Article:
This is how the revolution began: a dozen bands and a bunch of kids in some ratty basement screaming their lungs out. D.C. punk rock, pure and innocent. Now, almost 20 years later, that same basement - the infamous Wilson Center in the heart of D.C. - is legendary. After two decades as an epicenter for all things punk rock, the Wilson Center packed in scenesters young and old last Friday for its last show.
Pushed tightly within the center's walls, hundreds of kids and adults shuffled around each other, inching closer to a small stage set in the back of the room.
Spiky-haired teens mixed with straight-laced forty-somethings and tattooed skinheads. They were bound by a common knowledge and respect for D.C. punk, a movement that took place largely where they stood.
This was a mass convergence of the D.C. alternative scene. Punk, indie, hardcore - it was all there. Each of the bands took the stage with a somber seriousness in their eyes. This was the end, the end of a long emotional run for the D.C. punk scene, the end of the Wison Center.
Since its opening in the '80s, the Wilson Center has been one of the major hubs of the punk movement showcasing bands such as the Bad Brains, Minor Threat, SOA, and Fugazi.
Members of Del Cielo, a local female trio, were noticeably uneasy as they took the stage. Comprised of three teenage girls, they admitted from the outset they felt out of their element playing for so many people.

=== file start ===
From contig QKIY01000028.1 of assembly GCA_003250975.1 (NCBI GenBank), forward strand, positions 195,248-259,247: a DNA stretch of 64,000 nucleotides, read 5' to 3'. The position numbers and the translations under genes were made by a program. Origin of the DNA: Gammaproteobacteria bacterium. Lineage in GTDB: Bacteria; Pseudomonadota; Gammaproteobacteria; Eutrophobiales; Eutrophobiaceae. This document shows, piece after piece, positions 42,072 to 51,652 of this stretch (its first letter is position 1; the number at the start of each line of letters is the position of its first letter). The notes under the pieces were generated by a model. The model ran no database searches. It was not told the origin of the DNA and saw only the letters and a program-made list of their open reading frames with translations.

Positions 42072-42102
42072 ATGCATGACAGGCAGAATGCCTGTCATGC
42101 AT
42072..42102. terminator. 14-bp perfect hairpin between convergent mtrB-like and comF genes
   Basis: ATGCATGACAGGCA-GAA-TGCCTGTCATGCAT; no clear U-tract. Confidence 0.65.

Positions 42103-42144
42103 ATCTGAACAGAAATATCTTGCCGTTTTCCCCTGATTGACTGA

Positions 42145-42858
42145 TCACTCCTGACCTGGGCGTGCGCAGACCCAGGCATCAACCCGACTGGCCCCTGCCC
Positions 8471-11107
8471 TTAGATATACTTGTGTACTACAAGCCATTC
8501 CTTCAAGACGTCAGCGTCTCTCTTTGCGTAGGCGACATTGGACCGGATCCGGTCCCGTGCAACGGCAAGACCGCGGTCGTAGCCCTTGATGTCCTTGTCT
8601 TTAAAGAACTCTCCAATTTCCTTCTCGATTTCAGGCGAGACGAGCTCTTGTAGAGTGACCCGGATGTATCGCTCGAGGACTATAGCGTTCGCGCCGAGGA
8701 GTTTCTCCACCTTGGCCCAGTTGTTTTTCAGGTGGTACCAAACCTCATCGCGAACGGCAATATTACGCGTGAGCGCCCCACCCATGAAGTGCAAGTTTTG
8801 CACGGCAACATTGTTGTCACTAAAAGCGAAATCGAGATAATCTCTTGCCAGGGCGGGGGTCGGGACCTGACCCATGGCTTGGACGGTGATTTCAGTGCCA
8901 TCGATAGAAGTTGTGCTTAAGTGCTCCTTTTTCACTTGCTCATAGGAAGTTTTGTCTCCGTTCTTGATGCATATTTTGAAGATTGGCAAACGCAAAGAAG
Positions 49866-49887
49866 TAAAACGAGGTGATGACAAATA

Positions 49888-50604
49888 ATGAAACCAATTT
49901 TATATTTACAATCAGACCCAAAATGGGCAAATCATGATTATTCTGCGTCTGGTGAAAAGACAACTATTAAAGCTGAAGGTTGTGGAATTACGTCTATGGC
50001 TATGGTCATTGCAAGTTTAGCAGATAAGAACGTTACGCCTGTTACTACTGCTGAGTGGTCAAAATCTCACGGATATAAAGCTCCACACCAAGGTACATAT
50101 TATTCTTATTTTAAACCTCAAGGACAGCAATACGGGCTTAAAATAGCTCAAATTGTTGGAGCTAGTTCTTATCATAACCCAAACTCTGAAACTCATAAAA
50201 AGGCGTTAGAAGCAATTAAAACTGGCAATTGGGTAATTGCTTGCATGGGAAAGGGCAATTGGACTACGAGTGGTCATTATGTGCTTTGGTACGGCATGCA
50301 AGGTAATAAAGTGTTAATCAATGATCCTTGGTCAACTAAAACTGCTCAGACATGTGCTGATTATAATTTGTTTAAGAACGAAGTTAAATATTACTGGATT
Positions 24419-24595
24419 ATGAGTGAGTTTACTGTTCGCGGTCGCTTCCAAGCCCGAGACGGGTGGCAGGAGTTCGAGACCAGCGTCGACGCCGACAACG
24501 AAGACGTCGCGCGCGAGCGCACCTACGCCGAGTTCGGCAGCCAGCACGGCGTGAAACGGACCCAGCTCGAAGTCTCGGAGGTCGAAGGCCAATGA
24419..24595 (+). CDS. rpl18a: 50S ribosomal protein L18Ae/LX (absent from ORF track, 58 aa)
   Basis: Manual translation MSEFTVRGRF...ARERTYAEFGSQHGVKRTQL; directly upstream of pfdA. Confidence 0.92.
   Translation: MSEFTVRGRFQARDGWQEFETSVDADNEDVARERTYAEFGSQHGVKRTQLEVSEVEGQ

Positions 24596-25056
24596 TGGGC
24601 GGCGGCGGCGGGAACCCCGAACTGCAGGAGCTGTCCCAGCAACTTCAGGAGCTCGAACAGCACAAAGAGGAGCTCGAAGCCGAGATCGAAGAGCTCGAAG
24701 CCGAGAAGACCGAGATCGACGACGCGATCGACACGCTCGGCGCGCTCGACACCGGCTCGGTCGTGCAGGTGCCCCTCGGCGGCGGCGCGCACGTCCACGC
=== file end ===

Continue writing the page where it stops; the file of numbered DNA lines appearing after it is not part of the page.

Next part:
Up-and-coming street punk band Crispus Attucks, one of the most anticipated acts of the night, took the stage with focused intent. Spitting out a quick, harsh set, the band created the atmosphere of old-school punk days. Calling for more energy from the crowd, members sparked intense circle pits and an exuberating rush for the stage.
Fans were waiting for something extraordinary to happen as hardcore act Pg. 99 rose to the stage. Pg. 99, a band that embodies the ethic of outrageous hardcore, played speedy riffs coupled with violent screams of fury.
The band invited the audience onstage for the final number. The stage saw a swirl of life as the crowd charged to join the band on stage. A loud chorus resounded throughout the place, as musicians and fans screamed together onstage amid the turbulence of flying bodies and musical instruments.
As final act Strike Anywhere took the stage, an exhausted crowd rose once more for one last chance to rock out the Wilson Center. The audience members moshed, creating general havoc. Strike Anywhere provided a speedy-punk soundtrack.
There was noise, movement and screaming, and then with one final resounding crash the song was done and there was silence.
The crowd slowly filed out of the room looking back as they went, for one last glimpse of their own personal punk rock heaven.